MAN Truck & Bus

[Translate to Englisch:] Portrait Sebastian Völl

Our software approach really works

Testing an automation system during operation is no mean feat. Sebastian Völl, project manager Autonomous Driving at MAN Truck & Bus, explains how the “Hamburg Truck Pilot” team nevertheless successfully managed to achieve it.


Sebastian Völl

is a qualified mechanical engineer and has been working at MAN Truck & Bus since 2012. For the last few years he has been leading commercial vehicle manufacturer’s automation projects.

Mr Völl, what memories do have from the beginnings of the “Hamburg Truck-Pilot” project three years ago? What hurdles did MAN face in advance?

Völl “Hamburg TruckPilot” was our first step into automated driving. Both MAN Truck & Bus and the Volkswagen Group were aware of the significance of this forward-looking technology at an early stage. This project was therefore welcomed with open arms. The challenge was to very quickly catch up with the technology leaders. Jointly with Volkswagen Group Innovation we managed to succeed in this unique race. We were able to take the latest technology in automated driving and adapt it to trucks. This involved us bringing together leading specialists to form a high-calibre team of experts who successfully took “Hamburg TruckPilot” over the finish line. This team will also act as the central pillar for future developments in automated driving. A further challenge was that our work at Container Terminal Altenwerder (CTA) had from the start to be conducted during real operation rather than under artificial test conditions. This meant we constantly had to adapt to the parameters on site and develop our automation system in live operation.

Do you believe that the project went as planned and desired?

Völl In principle the project went as hoped, expected and planned: we were able to display the pilot in the CTA. The coronavirus pandemic delayed the schedule a little and the associated corona requirements made the test conditions even more challenging, yet we realised our objective.

How did the people on site react to your activities?

Völl We made an impression. Firstly on the other truck drivers; they thought we’d taken the wrong lane, because we were using the automatic lane at the container storage facility, which is actually reserved for container transport between the terminal railway station and the storage facility. And other road users were also watching us curiously. Some reacted with enthusiasm, others were rather sceptical – people's expectations of automation are still very different.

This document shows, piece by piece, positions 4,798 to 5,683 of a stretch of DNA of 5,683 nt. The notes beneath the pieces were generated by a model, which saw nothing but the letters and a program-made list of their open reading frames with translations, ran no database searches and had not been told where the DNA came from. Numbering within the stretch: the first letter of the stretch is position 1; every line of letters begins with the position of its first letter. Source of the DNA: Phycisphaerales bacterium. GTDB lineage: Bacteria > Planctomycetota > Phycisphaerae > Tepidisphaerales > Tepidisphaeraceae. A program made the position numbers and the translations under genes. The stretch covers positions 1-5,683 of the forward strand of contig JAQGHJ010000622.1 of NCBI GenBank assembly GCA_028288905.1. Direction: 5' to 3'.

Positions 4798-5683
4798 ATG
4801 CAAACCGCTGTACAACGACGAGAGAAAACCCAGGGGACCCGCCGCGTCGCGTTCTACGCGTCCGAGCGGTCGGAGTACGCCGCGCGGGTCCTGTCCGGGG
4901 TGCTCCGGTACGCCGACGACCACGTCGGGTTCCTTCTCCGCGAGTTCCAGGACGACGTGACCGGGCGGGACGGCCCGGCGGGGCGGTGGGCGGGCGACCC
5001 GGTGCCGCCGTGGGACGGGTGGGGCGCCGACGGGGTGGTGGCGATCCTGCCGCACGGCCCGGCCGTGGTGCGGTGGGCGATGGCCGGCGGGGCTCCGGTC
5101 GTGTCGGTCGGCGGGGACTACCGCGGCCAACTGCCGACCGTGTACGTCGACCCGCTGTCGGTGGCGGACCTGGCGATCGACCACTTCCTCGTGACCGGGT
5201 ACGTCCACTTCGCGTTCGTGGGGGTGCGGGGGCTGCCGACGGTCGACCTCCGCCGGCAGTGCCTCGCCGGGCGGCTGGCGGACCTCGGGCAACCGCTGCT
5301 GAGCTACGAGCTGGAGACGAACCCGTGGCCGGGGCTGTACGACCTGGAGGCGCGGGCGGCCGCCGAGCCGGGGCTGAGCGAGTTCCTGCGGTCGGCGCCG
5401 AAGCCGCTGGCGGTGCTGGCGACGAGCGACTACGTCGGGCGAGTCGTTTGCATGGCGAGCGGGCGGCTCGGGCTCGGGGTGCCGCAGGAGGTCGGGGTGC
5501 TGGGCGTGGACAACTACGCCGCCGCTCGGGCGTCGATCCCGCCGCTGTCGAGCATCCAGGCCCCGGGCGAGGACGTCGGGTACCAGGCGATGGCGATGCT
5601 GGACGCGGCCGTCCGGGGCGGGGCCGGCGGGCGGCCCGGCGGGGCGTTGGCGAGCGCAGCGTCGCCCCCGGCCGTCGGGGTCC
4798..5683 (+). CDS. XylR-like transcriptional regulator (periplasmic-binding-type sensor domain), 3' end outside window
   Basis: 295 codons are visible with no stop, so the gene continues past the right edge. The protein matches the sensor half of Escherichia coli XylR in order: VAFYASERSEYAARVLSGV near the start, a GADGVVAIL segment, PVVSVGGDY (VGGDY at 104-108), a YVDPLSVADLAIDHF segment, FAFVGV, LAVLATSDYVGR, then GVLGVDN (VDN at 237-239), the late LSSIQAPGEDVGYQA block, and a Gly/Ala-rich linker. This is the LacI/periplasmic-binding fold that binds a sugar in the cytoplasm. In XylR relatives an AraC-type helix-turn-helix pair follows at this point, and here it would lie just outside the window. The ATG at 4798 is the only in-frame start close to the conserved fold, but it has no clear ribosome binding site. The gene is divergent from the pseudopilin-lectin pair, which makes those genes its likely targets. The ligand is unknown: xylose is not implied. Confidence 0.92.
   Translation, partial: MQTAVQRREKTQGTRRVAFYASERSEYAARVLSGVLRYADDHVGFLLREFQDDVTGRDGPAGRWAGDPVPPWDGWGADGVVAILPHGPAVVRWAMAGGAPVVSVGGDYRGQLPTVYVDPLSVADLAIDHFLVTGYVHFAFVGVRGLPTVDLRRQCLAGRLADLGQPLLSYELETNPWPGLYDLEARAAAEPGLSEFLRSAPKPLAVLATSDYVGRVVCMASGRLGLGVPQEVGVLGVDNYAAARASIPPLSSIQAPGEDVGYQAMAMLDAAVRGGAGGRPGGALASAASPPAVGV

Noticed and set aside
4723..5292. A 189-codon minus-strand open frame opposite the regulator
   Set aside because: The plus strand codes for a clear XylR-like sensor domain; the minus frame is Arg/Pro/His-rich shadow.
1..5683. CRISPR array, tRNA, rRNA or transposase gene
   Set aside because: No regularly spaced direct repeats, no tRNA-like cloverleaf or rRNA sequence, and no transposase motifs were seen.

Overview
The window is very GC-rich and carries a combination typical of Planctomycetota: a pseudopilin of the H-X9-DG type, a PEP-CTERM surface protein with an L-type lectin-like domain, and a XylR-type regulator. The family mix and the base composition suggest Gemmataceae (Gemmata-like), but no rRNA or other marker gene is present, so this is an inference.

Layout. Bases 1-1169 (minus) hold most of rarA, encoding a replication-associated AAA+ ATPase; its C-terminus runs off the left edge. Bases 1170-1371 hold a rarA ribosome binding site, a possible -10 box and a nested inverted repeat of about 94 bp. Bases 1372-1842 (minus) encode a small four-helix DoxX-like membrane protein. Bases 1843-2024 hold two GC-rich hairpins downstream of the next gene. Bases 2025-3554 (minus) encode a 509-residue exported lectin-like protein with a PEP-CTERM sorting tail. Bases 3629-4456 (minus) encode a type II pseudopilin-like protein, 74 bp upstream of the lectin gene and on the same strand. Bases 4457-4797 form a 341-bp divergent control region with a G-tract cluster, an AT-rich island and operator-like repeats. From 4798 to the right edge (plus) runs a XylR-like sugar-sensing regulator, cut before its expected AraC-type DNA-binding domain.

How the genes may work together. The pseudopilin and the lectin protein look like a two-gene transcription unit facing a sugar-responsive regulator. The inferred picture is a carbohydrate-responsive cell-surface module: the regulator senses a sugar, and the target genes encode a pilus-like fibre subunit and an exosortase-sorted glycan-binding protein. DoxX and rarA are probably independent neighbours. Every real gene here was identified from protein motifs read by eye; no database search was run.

“Hamburg TruckPilot” wasn’t MAN’s first automation project – not for you either. What made this project at the Port of Hamburg so special?

Völl The atmosphere in the port is unique, it was a superb environment for testing our automation technology. I have fond memories of when our prototype first manoeuvred automatically in a container storage lane. This proved to us that it works: we can meet the high accuracy requirements. And there was a real sense of relief as the first container was lifted from the chassis in successful pilot operation, I was super proud of the whole team!

The practical test runs were successful. What findings does MAN take away from Hamburg?

Völl Firstly, the realisation that our software approach works in a demarcated area like in the port. We have also identified challenges in lane limit detection and in the agility of automation control. We made a major advance regarding manoeuvring in the container storage lane, where there were very high accuracy requirements given only ten centimetres of space on each side: this worked very well and is highly reproducible.

What was the nature of your cooperation with HHLA?

Völl Our cooperation was always very good, valuable, uncomplicated and goal-oriented. Despite the coronavirus pandemic, HHLA did everything possible to enable us to continue testing and bring the project to a conclusion in ongoing operation. We received a lot of assistance, even if repositioning or other activities were required on site.

What are the next milestones on MAN’s automation roadmap?

Völl We started with platooning projects and with a technically less complex environment on the motorway. “Hamburg TruckPilot” was therefore the next logical step for us, because we were able to test our more developed automation technology on a separated area with access restrictions, where the traffic drives at low speeds. We can now build on these experiences and the next step is to test our automation technology between logistics hubs, again on the motorway and at higher speeds. The current legislation enables us to develop the system in a legally compliant manner and deploy it in hub-to-hub traffic.

Interview   MAN
Photos   MAN


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